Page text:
assembled mounted. A horn was blown through a holed stone set up on a height, and the drift began. Cattle or horses were driven to a certain point, at which stood an officer of the Duchy on a stone, and read a proclamation, after which the owners were called to claim their cattle or ponies. Venville tenants removed them without paying any fine, but all others were pounded, and their owners could not recover them without payment of a fine.
The Duchy Pound is at Dunnabridge, where is a curious old seat within the inclosure for the adjudicator of fines and costs. It is apparently a cromlech that has been removed or adapted. The Duchy now lets the quarters to the moormen, who charge a small fee for every sheep, bullock, or horse turned out on the moor not belonging to a venville man, and for this fee they accord it their protection.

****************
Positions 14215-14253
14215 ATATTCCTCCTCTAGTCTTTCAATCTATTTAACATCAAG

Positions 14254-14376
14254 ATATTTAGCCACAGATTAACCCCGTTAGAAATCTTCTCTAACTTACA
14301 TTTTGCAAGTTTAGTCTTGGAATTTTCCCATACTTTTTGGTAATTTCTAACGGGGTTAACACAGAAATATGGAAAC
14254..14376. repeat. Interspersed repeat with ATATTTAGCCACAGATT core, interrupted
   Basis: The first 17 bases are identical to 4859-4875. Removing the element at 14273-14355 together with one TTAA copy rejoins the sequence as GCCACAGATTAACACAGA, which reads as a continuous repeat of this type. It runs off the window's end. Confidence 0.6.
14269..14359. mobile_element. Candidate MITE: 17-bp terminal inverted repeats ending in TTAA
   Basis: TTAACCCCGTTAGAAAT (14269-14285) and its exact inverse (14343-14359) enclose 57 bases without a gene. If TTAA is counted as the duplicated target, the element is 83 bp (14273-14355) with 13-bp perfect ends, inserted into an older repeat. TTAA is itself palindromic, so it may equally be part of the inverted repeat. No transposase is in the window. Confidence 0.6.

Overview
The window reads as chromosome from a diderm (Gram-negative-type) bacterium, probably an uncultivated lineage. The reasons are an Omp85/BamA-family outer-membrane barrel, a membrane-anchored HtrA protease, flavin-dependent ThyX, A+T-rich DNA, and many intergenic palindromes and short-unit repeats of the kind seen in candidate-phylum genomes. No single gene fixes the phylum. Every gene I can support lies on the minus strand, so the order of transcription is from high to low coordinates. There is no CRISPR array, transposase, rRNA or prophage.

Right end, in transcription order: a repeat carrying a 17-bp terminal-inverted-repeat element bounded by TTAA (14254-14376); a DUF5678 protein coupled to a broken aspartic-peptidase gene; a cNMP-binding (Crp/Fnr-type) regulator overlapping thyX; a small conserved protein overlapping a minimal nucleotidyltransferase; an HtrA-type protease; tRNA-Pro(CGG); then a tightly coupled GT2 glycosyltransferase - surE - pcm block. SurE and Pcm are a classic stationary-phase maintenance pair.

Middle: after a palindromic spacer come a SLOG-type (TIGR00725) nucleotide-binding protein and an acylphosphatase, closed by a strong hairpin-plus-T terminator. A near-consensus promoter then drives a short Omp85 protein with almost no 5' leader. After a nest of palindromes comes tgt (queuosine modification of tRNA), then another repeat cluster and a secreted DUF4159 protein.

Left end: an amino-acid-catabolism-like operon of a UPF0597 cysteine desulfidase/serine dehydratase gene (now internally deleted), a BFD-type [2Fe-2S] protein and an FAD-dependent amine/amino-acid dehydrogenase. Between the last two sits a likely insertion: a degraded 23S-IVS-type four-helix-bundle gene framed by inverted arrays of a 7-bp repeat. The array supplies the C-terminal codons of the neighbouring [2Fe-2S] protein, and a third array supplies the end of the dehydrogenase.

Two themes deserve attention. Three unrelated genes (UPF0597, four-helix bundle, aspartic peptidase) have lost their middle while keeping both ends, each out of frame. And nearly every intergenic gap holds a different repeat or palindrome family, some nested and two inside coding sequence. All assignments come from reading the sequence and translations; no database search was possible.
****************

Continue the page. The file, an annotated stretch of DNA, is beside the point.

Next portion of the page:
A good deal of money has been expended on the reclaiming of Dartmoor. Sir Thomas Tyrwhitt, Usher of the Black Rod, was Warden of the Stannary and Steward of the Forest for George IV. when Prince of Wales. He fondly supposed that he had discovered an uncultivated land, which needed only the plough and some lime to make its virgin soil productive. He induced others to embark on the venture. Swincombe and Stannon were started to become fine farm estates. Great entrance gates were erected to where mansions were proposed to be built. But those who had leased these lands found that the draining of the bogs drained their pockets much faster than the mires, and abandoned the attempt